Long holiday weekend = Increased chance of cargo theft

Updated Jul 1, 2021
Tn cargo Theft Warning 2

As the celebration of the nation's founding looms, so do the prospects of the load on your truck -- or some part of it -- will be the target of thieves.

The Sensitech Supply Chain Intelligence Center says holiday weekends are of notoriously high risk for manufacturers and logistics-related organizations. It adds that organized cargo theft rings in the United States and Canada will be extremely active in the coming days, as more shipments are left unattended for extended periods of time due to the upcoming holiday.

Sensitech warns this year July 4th falls on a Sunday, meaning that many facilities may be closed on Friday, July 2, and/or Monday, July 5, resulting in longer stage times and lower security staffing. On July 4 holidays between 2016 and 2020, Sensitech recorded 2.7 thefts per day, which is 13% higher than thefts throughout the year.  

The company also said:

  • Texas (+63%), Florida (+75%), and Ontario (+100%) had significantly higher theft rates during the holiday weekend than throughout the year
  • Theft of full truckload (+11%) and facility theft (+33%) were both more frequently perpetrated over the holiday weekend
  • Alcohol (+33%), building and industrial(+25%), food and drinks (+13%), home and garden (+87%), and metals (+140%) each recorded higher theft rates when compared to the rest of the year

Sensitech recommends companies and their drivers ensure security protocols are up-to-date and in line with industry best practices for both in-transit and warehouse operations. In order to mitigate criminal attempts to exploit cargo at rest, the company suggests confirming that a given receiver’s hours of operation for the holiday weekend are consistent with scheduled delivery times and planning for secure parking locations in the event a shipment will have to stop for an extended period of time. 

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Covert GPS tracking and active monitoring of high-value shipments are highly recommended, as they have proven to be the most effective protocols to both mitigate in-transit theft and facilitate successful recovery of stolen products, according to Sensitech.

The security company also suggests:

  • Steps should be taken to verify the authenticity of all shipment-related activity during these periods – particularly any entity engaged to either move or store a shipment. Driver and business verification, prior to releasing any shipment, is paramount.
  • Communication between drivers and shippers needs to be firmly established and regularly maintained during shipments over these periods. That communication should include driver(s) instruction as to what types of behavior are required and what is not permissible.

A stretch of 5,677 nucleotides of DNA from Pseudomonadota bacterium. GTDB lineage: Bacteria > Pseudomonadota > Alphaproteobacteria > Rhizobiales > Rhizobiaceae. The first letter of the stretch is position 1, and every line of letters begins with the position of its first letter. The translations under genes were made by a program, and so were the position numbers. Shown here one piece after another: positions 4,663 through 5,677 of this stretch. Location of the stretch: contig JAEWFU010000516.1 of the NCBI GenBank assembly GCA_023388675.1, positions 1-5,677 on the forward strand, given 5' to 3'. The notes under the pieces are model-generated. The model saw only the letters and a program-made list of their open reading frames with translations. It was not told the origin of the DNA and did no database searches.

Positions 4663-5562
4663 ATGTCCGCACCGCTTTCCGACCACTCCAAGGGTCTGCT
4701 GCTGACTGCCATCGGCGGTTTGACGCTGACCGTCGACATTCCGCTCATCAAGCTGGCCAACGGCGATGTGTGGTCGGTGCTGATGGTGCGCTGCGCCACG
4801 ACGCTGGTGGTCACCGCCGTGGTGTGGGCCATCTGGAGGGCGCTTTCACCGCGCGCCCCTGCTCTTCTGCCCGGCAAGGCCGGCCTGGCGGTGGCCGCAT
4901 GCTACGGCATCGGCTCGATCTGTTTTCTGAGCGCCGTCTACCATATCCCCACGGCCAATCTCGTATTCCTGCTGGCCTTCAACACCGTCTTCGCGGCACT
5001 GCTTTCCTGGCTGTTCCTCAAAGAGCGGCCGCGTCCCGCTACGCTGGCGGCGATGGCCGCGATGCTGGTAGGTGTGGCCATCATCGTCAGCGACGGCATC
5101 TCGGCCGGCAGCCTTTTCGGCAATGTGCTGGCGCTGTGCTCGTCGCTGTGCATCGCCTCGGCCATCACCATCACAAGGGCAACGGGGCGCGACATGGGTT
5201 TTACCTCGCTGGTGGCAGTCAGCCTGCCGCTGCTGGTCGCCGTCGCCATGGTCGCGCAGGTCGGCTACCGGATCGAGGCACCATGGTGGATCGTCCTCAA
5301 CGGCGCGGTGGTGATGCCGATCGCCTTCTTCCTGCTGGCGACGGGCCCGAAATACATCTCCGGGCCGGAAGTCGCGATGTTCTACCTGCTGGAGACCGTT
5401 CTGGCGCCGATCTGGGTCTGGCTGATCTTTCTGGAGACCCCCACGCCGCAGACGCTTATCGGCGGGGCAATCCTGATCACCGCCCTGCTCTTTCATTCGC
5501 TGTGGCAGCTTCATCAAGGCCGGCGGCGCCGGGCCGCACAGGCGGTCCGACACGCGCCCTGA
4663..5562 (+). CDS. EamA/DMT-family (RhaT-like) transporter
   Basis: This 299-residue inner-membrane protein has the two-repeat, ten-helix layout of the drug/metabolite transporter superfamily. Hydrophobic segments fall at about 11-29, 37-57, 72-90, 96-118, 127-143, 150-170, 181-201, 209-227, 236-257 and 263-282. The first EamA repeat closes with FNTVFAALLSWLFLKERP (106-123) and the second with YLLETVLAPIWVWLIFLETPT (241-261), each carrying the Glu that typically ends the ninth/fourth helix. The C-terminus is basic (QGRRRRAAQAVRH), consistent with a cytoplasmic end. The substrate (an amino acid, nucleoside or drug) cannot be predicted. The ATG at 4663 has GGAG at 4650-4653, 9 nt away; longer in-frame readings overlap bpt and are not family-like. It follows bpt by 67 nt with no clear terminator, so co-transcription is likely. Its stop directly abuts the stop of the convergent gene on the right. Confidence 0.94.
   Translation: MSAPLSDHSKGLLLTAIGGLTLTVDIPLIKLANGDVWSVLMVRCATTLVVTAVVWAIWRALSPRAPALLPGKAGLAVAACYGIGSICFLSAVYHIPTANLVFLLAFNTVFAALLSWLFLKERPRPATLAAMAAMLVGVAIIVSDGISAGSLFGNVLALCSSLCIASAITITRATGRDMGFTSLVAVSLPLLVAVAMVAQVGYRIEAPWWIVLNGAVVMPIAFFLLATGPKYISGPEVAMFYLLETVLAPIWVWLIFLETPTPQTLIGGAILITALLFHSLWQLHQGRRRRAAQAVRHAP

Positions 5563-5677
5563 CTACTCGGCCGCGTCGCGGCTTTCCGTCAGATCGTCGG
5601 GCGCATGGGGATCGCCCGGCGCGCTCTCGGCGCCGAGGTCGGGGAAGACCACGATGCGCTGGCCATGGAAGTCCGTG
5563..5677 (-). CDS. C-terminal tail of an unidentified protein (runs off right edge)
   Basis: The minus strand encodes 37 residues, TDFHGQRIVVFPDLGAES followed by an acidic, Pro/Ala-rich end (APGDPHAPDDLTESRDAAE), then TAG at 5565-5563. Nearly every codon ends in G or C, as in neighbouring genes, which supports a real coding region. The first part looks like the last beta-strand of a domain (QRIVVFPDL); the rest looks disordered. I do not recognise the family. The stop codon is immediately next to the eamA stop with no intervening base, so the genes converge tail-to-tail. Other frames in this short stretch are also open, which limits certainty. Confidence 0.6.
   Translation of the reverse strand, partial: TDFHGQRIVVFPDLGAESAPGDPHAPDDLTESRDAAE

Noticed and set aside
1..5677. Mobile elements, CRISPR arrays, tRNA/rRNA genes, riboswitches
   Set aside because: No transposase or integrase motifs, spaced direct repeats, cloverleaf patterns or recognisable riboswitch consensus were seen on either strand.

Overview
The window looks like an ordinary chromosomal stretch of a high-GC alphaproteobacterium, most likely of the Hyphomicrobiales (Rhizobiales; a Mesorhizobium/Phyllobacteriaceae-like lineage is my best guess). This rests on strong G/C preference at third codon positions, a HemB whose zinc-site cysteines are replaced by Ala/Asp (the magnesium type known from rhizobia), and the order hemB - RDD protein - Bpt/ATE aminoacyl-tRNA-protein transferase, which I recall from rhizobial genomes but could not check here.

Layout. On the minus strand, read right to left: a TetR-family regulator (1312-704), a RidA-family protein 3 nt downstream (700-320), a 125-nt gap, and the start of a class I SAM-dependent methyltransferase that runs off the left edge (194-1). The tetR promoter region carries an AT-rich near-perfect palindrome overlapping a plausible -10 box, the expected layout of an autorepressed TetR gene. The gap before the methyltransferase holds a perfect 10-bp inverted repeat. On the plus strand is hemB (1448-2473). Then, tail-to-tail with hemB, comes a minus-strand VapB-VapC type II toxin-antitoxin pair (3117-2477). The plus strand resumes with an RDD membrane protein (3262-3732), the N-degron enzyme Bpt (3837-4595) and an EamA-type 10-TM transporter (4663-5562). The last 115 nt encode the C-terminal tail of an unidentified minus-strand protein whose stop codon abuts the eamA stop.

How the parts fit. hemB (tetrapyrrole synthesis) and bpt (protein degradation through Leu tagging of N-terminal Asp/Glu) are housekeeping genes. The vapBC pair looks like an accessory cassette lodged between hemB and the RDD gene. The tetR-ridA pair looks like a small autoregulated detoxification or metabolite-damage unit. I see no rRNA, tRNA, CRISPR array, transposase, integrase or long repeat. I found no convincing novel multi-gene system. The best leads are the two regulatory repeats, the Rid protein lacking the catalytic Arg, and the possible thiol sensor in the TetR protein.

• Truck stops, highway rest areas and distribution centers are frequent targets for cargo thieves - not only traditionally but more so over holiday periods. For that reason, any location where cargo would either intentionally (or unintentionally) come to rest - even for brief periods of time - should be as secure as possible. Things to consider when selecting a secure area/lot are: controlled access, adequate lighting, congestion, any type of either personal or video surveillance, how long the conveyance will be left unattended, as well as past intelligence of localized cargo theft activity.
  • If a cargo conveyance must be left unattended for any period of time it should be made as secure as possible. Theft-resistant locking/sealing mechanisms for tractors, trailers and cargo compartments; disabling technology for the vehicle’s power units or trailer movements; parking vehicles and/or cargo compartments in a fashion which make access as difficult as possible – are all things worthy of strong consideration.
  • If any tracking technology, such as GPS monitoring, that is available for deployment should be used to its fullest extent possible. That would include tracking technology on the conveyance’s power unit, its cargo area (if separate), as well as within the cargo itself.
  • Make sure all lists of company individuals responsible for contact, in the event of suspicious activity or emergency, are up to date. All entities that monitor your alarm/access activity need to have access to these up-to-date lists.
  • Encourage local law enforcement agencies to make extra patrols in the areas where your facilities are located – as well as make it as easy as possible for them to “see” your critical access areas.